- Brandon Ubel is set to play his senior season and is the clear leader on this team. Ubel has been a steady though not spectacular player for Nebraska. Ubel has steadily seen an increase in playing time over the course of his time in the scarlet and cream. Known as a solid outside shooter after his freshman year, his shooting touch has disappeared a bit as he’s been asked to shoulder much of the load in paint much of the past two years. Look for Miles try to bring Ubel out to perimeter more and create some mismatches on offense.
- Dylan Talley returns after fighting through a deep thigh bruise last year. Through all that, he emerged as the third leading scorer on the team. He’ll be asked to shoulder much of the scoring load this year and if he is fully healthy, should be in better position to do just that. An athletic guard who started his career at Binghamton before transferring to the JUCO ranks and then Nebraska, his leadership will be key to the success of this team.
- Andre Almedia is a skilled center who has been hampered by injuries his time at Nebraska, so much so that he had to sit out all of the 2011-12 season. He’s a big body, a very big body that should make for a good rebounding. He also has surprising quickness and a soft touch around the rim. He came in as a heralded JUCO transfer, seen as the perfect complement to budding freshman, Jorge Brian Diaz. That didn’t turn out as well as Husker fans hoped. Almedia has had trouble staying on the court and Diaz is no longer with the program. If he can approach the levels that many expected of him coming in, that would be a big boost for a Nebraska team that is going to have trouble scoring points.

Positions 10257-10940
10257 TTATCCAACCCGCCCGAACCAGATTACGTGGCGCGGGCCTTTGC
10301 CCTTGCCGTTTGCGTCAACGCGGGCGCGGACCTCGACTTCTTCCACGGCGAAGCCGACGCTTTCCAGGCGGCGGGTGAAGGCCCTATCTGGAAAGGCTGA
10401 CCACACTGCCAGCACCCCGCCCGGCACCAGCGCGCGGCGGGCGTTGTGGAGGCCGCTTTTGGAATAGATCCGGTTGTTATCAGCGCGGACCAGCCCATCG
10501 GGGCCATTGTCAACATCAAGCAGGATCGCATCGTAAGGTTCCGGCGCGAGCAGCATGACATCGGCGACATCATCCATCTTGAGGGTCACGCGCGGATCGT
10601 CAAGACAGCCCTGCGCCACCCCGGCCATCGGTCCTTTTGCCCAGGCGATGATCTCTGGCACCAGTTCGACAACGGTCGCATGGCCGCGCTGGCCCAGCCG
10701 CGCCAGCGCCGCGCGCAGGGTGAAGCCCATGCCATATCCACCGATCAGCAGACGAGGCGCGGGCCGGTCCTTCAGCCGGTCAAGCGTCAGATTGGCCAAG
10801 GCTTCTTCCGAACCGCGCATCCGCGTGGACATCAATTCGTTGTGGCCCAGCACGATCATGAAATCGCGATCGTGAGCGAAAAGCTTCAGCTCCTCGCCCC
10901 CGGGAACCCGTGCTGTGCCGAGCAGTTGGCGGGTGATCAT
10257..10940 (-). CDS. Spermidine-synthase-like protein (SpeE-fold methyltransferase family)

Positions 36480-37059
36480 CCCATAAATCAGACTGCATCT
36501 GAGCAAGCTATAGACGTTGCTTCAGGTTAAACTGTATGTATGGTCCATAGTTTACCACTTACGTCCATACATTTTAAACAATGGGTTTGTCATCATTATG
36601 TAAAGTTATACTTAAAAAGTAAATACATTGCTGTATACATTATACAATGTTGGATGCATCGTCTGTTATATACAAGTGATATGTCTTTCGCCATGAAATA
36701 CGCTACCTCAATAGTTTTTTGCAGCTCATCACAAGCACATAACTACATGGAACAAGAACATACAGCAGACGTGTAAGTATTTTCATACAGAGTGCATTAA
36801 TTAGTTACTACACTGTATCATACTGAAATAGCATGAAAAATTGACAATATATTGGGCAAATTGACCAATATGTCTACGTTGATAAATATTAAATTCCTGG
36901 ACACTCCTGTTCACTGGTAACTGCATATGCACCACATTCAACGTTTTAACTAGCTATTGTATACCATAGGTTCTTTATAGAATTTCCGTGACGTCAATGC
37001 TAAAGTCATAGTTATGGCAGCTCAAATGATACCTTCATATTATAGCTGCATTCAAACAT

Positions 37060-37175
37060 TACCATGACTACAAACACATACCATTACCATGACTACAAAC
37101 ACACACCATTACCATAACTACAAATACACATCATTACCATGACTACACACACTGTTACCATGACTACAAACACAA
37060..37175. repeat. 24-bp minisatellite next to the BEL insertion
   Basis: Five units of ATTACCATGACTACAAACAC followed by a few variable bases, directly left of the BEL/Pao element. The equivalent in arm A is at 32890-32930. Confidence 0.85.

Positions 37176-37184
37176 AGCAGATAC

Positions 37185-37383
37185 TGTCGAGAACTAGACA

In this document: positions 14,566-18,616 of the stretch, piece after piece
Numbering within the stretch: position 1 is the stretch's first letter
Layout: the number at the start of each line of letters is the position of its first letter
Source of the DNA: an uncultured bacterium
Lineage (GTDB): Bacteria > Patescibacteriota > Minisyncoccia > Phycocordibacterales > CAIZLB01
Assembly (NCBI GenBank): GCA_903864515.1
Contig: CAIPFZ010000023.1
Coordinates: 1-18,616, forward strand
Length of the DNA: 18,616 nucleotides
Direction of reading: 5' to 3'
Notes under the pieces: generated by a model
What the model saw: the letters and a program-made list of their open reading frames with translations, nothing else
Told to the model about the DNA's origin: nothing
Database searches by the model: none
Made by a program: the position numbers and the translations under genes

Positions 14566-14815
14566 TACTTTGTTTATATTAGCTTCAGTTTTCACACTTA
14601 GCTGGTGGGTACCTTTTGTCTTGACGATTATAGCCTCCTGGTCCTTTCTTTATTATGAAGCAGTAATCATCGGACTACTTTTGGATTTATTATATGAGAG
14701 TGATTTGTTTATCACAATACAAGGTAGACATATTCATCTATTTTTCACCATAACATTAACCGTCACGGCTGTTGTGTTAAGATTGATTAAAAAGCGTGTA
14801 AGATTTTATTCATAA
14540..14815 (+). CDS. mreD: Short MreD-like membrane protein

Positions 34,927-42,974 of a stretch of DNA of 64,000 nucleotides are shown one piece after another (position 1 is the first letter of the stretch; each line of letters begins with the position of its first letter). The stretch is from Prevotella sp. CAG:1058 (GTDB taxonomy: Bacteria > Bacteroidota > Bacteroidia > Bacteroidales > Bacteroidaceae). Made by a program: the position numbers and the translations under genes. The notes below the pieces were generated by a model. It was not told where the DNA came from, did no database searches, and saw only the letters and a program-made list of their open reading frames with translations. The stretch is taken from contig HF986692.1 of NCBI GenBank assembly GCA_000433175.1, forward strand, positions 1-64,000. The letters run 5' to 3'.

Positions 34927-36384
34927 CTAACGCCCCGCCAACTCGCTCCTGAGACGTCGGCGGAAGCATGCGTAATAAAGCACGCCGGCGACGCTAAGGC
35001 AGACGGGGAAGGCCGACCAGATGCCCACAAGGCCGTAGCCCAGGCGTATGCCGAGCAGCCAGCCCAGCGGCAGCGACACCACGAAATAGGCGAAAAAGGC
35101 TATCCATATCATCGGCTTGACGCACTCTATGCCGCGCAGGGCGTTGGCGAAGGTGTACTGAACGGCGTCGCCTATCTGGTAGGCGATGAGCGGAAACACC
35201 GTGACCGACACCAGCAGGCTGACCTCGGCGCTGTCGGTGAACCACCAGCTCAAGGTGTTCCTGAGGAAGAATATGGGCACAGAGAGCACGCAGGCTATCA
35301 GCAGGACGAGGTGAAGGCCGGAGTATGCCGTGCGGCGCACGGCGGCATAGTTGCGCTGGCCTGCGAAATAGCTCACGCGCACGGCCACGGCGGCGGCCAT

- Ray Gallegos has been a bit of a mystery in his time in Lincoln. Expected to be an explosive scorer for the Huskers. His athleticism is evident, but in his limited time in his first two years at Nebraska, he appeared hesitant at times, hurried at others and unconfident in his shot nearly all of the time. With that in mind, he decided to redshirt last season in an attempt to get stronger and regain that scorer’s mentality. Of the players that Coach Miles inherited, Gallegos could stand to gain the most.
- David Rivers saw little playing time last year during his freshman year. The 6’ 7" will be another player who could benefit from the new coaching regiem. Husker fans didn’t get much of a look at Rivers, though he did appear in 19 games last season. Rivers was rated as an ESPN top 150 player coming out of high school, so the potential should be there for Rivers to take a big step forward and be a contributor for this team. The opportunity should be there for him to take advantage of it.